Lars E O Svensson's picture
Affiliation: 
Stockholm School of Economics
Credentials: 
Professor of Economics

Voting history

The Future of Central Bank Independence

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Question 3: More generally, do you agree that it is desirable to maintain central bank independence? Again focus on the near future, say next 48 months.

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Answer:
Strongly agree
Confidence level:
Very confident
Comment:
It is definitely desirable to maintain central bank independence, provided that its purpose is to best achieve democratically determined objectives of monetary policy. But then central bank independence must be combined with strong accountability to achieve those objectives.

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Question 2: Do you agree that the traditional argument that less central bank independence leads to higher inflation will (still) be relevant over the next 48 months in Western economies?

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Answer:
Neither agree nor disagree
Confidence level:
Confident
Comment:
Historically, external pressure on central banks has mostly been pressure to accept higher inflation than the inflation target. More recently, there has been cases of external pressure to accept lower inflation than the target, for instance in the Eurozone and in Sweden. Therefore, it seems that pressure to deviate from the inflation target may be in either direction, not necessarily always to exceed the target. In order for central bank independence to be consistent with democracy, the purpose of central bank independence must be to best achieve democratically determined objectives of monetary policy. Importantly, central bank independence should not allow central banks to deviate from those objectives, as for instance the Riksbank did when it strongly tightened monetary policy and "leaned against the wind" during 2010-2013. Therefore, central bank independence must be accompanied by sufficient central bank accountability to achieve the democratically determined objectives of monetary policy.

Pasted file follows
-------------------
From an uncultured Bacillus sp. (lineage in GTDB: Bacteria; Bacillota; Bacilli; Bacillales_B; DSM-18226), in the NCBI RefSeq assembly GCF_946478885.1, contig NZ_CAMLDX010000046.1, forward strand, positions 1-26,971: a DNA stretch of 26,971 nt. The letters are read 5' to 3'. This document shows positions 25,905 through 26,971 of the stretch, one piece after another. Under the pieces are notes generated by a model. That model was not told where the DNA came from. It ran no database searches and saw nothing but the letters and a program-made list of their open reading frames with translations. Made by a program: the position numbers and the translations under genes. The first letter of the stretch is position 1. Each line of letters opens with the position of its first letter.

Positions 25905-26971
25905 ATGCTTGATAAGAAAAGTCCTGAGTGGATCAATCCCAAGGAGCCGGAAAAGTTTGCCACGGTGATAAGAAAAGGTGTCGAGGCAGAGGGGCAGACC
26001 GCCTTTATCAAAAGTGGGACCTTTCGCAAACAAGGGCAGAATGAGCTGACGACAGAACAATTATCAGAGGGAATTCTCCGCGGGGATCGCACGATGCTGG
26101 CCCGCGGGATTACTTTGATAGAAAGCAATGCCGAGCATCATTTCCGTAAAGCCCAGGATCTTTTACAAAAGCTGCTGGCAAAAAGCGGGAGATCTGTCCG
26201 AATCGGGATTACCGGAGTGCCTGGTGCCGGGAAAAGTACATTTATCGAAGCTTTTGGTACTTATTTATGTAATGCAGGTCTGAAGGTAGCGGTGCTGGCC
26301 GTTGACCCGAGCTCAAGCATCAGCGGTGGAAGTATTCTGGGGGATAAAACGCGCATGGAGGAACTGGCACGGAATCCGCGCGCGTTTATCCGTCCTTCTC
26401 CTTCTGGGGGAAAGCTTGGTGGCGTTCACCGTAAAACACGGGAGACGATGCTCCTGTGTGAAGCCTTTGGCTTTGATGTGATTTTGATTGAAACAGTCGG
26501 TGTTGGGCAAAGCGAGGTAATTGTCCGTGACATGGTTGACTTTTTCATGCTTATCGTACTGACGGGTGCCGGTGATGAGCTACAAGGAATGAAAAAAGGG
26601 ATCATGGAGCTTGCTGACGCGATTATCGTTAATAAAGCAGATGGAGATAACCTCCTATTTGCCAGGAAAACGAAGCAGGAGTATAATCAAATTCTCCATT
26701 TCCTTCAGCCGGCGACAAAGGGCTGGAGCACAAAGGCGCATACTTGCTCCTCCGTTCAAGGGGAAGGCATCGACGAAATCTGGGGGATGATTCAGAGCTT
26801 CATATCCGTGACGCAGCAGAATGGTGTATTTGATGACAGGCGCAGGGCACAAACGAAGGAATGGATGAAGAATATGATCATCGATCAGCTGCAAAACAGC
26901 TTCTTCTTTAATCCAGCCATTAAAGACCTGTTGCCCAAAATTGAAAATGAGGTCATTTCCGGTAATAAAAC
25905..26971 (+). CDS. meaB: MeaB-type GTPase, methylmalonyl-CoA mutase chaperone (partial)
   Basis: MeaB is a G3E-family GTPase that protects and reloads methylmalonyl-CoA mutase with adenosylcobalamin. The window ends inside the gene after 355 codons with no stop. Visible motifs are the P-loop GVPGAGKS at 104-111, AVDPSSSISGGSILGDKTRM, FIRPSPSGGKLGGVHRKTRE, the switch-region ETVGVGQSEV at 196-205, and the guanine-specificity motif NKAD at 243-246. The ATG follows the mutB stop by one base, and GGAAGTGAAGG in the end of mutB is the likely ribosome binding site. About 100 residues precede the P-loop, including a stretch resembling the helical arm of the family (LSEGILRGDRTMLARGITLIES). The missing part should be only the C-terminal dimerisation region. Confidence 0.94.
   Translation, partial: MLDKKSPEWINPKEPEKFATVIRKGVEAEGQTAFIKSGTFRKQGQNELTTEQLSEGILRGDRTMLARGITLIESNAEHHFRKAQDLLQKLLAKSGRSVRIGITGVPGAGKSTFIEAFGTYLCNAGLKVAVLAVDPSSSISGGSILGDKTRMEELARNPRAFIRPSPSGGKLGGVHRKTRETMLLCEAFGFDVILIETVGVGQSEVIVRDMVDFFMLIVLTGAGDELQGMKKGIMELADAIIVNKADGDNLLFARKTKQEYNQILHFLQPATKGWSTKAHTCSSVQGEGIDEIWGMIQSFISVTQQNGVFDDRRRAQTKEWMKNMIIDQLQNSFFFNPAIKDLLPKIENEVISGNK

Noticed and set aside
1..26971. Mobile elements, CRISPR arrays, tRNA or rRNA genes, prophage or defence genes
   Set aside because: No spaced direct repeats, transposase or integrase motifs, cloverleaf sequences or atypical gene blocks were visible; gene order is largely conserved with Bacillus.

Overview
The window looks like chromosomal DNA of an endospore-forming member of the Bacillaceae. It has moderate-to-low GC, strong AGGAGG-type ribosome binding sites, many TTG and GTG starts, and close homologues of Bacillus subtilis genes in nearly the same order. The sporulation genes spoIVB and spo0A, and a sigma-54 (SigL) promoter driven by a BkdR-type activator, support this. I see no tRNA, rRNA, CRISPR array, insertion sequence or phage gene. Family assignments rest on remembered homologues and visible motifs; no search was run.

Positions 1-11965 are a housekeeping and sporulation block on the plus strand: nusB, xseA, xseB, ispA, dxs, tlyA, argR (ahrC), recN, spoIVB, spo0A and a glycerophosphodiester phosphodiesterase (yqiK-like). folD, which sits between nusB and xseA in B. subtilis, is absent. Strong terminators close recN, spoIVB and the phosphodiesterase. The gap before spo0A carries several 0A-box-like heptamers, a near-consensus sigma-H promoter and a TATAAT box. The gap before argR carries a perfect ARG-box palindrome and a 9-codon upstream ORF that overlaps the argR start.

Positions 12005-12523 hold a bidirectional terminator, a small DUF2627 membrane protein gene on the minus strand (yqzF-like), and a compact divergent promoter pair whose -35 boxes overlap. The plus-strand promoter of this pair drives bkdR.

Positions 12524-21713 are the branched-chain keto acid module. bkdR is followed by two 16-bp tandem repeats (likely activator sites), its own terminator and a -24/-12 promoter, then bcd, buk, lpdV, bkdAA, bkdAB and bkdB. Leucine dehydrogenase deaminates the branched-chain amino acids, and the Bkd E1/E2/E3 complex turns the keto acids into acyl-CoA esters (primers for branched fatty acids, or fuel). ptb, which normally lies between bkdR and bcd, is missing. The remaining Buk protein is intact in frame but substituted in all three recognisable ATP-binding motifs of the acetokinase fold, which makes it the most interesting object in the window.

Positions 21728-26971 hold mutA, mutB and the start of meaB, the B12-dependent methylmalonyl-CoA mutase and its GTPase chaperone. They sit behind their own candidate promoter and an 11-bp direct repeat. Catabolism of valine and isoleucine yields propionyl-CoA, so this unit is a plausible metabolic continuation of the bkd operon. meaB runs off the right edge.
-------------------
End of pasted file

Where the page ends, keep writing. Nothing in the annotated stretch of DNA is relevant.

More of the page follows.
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Question 1: Do you agree that central bank independence in the Eurozone and the UK will decline over the next 48 months?

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Answer:
Agree
Confidence level:
Not confident
Comment:
One has to distinguish de jure and de facto central bank independence. I do not think de jure independence will decline in the next four years in the Eurozone and the UK. However, political pressure on central bank policy may increase, and that may marginally affect central bank policy, so in that sense de facto independence may decline somewhat.

German Council of Economic Experts' view of ECB policy

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Question 2: Do you agree that the ECB's monetary policy masks structural problems of member states?

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Answer:
Disagree
Confidence level:
Confident

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Question 1: Do you agree that exceptionally loose monetary policy by the European Central Bank is no longer appropriate?

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Answer:
Strongly disagree
Confidence level:
Very confident